Recent joint European League Against Rheumatism/ACR guidelines stress the importance of reporting not only proportions of patients achieving a given disease state, but also proportions sustaining that response over time.32 In AGREE, ACR70 and DAS28-defined remission were sustained from year 1 to year 2 in approximately 80% of patients; radiographic non-progression and HAQ responses were sustained in over 90% of patients. These data illustrate the sustainability of treatment response to abatacept in an early RA cohort, and are consistent with sustained treatment responses observed in methotrexate-inadequate responders treated with abatacept plus methotrexate for up to 7 years.24 33 34
As progression of structural damage has been shown to correlate longitudinally with loss of function,35,–,37 early intensive treatment may alter the course of RA in the long term.38 39 A recent meta-analysis reported that patients who initiated DMARD therapy early had reduced rates of long-term joint damage.38 As radiographic progression can determine physical function in both early and late disease,36 38 40 41 early intensive treatment that decreases progression may prevent subsequent functional and work disability.33 42 43 In this study, during year 1, less radiographic progression was observed in patients receiving abatacept plus methotrexate compared with patients receiving methotrexate alone.7 Moreover, significantly less radiographic progression was observed during year 2 than during year 1 in the original abatacept plus methotrexate group. These results provide further evidence of the increasing inhibition of structural damage over time observed with abatacept in the AIM trial.19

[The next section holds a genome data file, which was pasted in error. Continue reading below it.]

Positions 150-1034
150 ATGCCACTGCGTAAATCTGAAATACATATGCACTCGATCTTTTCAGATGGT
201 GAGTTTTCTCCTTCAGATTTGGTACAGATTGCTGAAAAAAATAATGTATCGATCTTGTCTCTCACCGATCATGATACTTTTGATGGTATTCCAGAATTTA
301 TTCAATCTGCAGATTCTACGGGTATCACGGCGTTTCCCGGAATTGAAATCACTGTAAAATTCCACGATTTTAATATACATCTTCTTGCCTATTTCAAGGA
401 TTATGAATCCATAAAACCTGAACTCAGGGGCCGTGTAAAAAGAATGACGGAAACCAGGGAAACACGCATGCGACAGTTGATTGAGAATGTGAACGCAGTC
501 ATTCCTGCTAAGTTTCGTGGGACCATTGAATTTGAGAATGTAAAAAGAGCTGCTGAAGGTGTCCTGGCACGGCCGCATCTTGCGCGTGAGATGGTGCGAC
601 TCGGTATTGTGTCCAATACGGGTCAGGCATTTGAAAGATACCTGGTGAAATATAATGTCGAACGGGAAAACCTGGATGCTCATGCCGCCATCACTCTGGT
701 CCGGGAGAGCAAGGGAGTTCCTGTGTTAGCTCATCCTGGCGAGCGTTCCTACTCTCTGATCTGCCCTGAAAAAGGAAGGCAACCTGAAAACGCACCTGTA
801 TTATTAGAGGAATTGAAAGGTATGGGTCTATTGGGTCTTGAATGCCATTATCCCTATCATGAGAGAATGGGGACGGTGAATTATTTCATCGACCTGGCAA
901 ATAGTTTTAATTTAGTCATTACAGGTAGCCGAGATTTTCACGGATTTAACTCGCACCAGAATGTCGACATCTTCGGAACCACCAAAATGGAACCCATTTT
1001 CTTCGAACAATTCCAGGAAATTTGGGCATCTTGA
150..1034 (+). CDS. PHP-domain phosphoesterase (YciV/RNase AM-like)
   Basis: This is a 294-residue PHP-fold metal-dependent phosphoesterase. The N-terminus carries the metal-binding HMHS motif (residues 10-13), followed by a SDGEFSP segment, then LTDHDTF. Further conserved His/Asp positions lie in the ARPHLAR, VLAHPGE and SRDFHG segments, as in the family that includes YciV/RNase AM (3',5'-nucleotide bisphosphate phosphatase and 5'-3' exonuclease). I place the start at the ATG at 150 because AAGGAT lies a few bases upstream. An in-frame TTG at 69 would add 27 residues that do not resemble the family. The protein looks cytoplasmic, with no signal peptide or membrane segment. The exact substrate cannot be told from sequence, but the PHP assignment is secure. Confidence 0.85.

While clinical responses (DAS28 remission, ACR responses) in patients originally randomly assigned to methotrexate approximated those of the original abatacept plus methotrexate group after initiating abatacept during year 2, significantly greater cumulative structural damage was observed at the end of 2 years in that group compared with patients in whom combination therapy was not delayed. Taken together, these data underline the benefit of early, intensive therapy in patients with early RA who have poor prognostic factors.
Safety is an important consideration when initiating early intensive treatment, especially in populations that can expect to receive long-term therapy. At the end of year 1, the safety profile of abatacept plus methotrexate in this early RA cohort was comparable to that of methotrexate alone.7 Importantly, the safety profile during year 2 was similar to that seen in year 1, with no unexpected safety issues reported with longer exposure. Low incidence rates of serious AE and autoimmune events were observed during year 2. Also during year 2, no malignancies were reported.7 No cases of tuberculosis or opportunistic infections were reported during this trial, consistent with the low incidence observed in other abatacept trials.24 33 Further supporting the safety and tolerability profile of abatacept was the low frequency of serious infections and discontinuations due to AE observed during year 1 (2.0–3.1%) and year 2 (1.7–2.4%).
The high retention rates in the AGREE trial (90.6% and 94.3% for years 1 and 2, respectively), are consistent with those observed in other abatacept trials in patients with longer-standing disease.24 33 Few patients (<1%) discontinued due to lack of efficacy. Retention rates may reflect the impact of a study design providing open-label biological treatment to patients initially blinded to treatment and/or may be a surrogate for the overall effectiveness of treatment.